Oxford’s low-cost robotic invention

Posted on: February 20th, 2013


Oxford University’s Mobile Robotics Group (MRG) has developed an autonomous navigation system for cars at a build cost of below RM25,000.

Automated driving technology already exists on several different levels – from the assisted driving systems found in some upmarket cars to full-blown robots that can drive themselves. These types of vehicles can navigate everything from city streets to speedways, but fully autonomous cars have the drawback of being heavily modified vehicles with hefty price tags.


Led by Paul Newman and Ingmar Posner, the 22-member MRG team’s goal is to develop an autonomous driving system that is more affordable and can be used on standard production cars. To achieve this, the system had to be largely self-contained without the need for beacons or other infrastructure while also needed to use standard components and have a degree of artificial intelligence. The car chosen for the tests was a modified Nissan LEAF, altered to make it fly-by-wire so the car’s computers could control everything down to the turn indicators.

The technology is based on “autonomous perception”, where the car learns about the route and can constantly monitor the immediate area in order to make driving decisions. A pair of stereo cameras is installed in the car and there are two scanning lasers under to front and rear bumpers. It doesn’t use GPS because satellite navigation isn’t always available, isn’t accurate enough and doesn’t provide any feedback about what’s going on around the robot car.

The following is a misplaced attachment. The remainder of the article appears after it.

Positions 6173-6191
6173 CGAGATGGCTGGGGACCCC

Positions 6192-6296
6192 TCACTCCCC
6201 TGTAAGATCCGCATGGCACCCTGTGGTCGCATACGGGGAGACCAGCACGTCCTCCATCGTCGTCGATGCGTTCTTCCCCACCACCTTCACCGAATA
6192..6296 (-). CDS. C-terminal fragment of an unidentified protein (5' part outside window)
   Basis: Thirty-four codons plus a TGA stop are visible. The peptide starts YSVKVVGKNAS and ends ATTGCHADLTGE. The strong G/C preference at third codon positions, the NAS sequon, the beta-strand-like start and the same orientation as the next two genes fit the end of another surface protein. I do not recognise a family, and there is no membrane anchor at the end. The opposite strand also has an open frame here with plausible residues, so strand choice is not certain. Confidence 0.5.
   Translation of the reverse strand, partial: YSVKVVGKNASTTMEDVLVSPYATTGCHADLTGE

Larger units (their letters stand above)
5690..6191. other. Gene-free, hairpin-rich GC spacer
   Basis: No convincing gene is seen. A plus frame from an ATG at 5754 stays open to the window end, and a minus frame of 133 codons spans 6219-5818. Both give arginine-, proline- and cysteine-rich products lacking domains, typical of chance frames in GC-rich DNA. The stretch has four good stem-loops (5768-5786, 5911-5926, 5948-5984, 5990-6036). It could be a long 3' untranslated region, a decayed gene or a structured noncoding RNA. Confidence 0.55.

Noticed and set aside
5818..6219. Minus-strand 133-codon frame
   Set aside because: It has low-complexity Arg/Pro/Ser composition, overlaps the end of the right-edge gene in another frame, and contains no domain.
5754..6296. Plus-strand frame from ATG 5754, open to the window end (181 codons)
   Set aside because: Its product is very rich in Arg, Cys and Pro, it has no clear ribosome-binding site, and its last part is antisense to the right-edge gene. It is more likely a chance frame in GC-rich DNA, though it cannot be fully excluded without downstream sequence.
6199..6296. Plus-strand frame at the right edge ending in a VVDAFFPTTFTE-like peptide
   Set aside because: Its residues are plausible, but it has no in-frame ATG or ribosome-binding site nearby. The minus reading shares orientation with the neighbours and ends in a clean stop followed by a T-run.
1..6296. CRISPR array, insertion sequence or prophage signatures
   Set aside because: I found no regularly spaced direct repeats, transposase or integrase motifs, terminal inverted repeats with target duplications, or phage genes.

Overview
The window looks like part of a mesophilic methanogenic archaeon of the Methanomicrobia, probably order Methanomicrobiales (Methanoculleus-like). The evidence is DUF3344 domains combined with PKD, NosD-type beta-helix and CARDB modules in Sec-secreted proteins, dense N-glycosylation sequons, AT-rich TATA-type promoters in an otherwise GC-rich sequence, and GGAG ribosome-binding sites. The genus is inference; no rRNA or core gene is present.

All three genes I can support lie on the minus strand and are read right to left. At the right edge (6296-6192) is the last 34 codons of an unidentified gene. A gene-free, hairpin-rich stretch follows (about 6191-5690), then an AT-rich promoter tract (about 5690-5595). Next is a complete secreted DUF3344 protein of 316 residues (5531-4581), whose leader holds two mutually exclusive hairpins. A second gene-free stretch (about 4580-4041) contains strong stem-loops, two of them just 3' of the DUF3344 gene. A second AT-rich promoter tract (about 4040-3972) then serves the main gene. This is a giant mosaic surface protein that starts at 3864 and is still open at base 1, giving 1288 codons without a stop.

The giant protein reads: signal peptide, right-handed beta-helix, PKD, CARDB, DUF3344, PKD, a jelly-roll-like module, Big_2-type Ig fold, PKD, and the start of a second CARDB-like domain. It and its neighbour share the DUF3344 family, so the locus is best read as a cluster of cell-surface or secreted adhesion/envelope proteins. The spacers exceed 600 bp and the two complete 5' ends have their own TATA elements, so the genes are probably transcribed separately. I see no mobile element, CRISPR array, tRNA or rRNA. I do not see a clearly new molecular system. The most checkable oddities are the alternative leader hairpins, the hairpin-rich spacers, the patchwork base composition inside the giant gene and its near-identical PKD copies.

These sensors then feed data to the three computers that are at the heart of the autonomous driving system. One is an iPad, which acts as the user interface and offers to drive if the car knows the route, guides the driver to set up autonomous mode and warns of obstacles and other situations requiring human intervention. The iPad is monitored by the LLC (Low Level Controller) and the brunt of the work is done by the MVC (Main Vehicle Computer) installed in the boot.

Together, these sensors and computers are used to build up a three-dimensional map of the route augmented by “semantic information,” such as the location and type of road markings, traffic signs, traffic lights and lane information, as well as aerial images. Since such things can change, the system can also access the Internet for updates. Only when the system has enough data and has been trained enough will it offer to drive the car.

The system also uses probability and machine learning to build and calibrate mathematical models to monitor the road for cars, pedestrians and obstacles by scanning 85 degrees ahead 13 times a second to a distance of 50 meters. It identifies what and where objects are and where they are going, slows and stops the car if it encounters an obstacle, and continues when the obstacle moves. If need be, the driver can take back control by tapping the brake, which essentially works like a very sophisticated cruise control.


The team members are seeing an immediate possibility for the system to be implemented on production cars soon, and the possibility of reducing the cost to just about RM500.

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